• Japan Invades Manchuria

    Japan Invades Manchuria
    On September 18th, 1931 Japan launched an attack on Manchuria, located in northeastern China. A few days later, Japanese armed forces occupied many strategic points in South Manchuria. Japan had been planning this attack for a long time, and China saw it as a message that Japan sought war with them.
  • Naziś reach politial majority in Germany-Spring 1932- Janurary 30th,1933

    Naziś reach politial majority in Germany-Spring 1932- Janurary 30th,1933
    Hitler knew he could not reach political majority without the support of existing institutions like the German Army and German Industrialists. In the spring of 1932, the SA and SS were banned all across Germany. On May 8th, 1932, a proposal came up to have the bans lifted if Hitler would support Schlicher in a conservative nationalist government.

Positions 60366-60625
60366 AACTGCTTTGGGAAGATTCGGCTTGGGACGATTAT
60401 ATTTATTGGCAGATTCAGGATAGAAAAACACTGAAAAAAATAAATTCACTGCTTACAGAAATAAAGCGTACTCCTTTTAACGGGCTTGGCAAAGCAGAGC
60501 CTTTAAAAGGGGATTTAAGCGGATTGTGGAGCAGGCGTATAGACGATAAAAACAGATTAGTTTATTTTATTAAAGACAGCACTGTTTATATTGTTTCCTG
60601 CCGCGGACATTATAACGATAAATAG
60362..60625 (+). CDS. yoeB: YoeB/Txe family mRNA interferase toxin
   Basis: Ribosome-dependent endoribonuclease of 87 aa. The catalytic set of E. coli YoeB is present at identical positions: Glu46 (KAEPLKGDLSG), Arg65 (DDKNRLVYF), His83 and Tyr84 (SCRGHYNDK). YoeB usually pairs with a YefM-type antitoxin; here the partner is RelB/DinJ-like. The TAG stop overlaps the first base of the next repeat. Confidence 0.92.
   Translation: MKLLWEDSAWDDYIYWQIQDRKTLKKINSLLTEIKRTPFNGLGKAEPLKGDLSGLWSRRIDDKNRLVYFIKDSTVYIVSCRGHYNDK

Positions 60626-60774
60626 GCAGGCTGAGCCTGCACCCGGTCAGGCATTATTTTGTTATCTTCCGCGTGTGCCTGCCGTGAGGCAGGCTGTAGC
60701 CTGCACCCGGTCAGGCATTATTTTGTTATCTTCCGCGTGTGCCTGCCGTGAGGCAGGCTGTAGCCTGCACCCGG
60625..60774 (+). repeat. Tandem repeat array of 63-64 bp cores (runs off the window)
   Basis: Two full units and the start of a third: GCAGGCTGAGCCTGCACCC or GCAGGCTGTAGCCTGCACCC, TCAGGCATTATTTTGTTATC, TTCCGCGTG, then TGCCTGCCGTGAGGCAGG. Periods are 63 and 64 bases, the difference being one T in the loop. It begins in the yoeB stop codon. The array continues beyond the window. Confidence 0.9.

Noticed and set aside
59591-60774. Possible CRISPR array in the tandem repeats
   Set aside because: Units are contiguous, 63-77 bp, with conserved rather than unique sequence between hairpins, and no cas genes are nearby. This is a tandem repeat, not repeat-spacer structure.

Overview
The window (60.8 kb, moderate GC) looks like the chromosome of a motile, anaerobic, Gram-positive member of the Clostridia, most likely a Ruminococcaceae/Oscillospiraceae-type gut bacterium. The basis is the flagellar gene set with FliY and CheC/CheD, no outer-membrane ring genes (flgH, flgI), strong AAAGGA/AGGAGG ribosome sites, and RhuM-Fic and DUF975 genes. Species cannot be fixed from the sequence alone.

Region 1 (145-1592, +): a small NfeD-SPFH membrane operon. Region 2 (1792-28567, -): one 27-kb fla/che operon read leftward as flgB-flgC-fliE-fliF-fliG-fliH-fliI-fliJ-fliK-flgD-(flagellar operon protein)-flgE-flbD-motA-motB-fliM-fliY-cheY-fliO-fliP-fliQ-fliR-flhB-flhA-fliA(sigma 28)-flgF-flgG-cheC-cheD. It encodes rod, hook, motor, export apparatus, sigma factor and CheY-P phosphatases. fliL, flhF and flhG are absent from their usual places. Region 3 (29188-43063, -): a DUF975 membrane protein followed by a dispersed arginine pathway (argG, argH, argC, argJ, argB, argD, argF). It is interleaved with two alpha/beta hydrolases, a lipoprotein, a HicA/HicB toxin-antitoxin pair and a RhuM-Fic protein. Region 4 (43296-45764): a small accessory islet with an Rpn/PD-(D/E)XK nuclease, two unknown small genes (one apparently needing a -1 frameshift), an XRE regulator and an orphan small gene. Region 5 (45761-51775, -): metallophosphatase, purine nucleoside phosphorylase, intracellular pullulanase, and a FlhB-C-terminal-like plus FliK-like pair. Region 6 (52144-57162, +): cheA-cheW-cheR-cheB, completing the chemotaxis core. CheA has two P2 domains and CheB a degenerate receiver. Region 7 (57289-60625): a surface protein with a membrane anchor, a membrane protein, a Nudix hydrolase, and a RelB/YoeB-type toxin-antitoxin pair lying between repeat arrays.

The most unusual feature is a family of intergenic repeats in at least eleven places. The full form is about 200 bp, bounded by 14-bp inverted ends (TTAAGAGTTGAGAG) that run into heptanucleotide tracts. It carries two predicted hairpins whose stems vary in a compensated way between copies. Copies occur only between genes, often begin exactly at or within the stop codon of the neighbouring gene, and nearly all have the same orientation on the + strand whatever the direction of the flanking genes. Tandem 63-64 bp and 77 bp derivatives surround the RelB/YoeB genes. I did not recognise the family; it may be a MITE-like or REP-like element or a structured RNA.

• First Anti-Semitic Law is passed in Germany- 1933-1939

    First Anti-Semitic Law is passed in Germany- 1933-1939
    The persecution of Jews was central to Nazi ideology. Jews felt the effects of more than 400 regulations that restricted their public and private lives. Hundreds of individuals throughout the country were involved in the persecution of Jews as they enforced, and supported anti-Jewish legislation. The first major law to cut the rights of Jewish citizens was the Law for the Restoration of the Professional Civil Service of April 7, 1933, which excluded Jews from civil service.
  • Hitler becomes Germanyś Chancellor

    Hitler becomes Germanyś Chancellor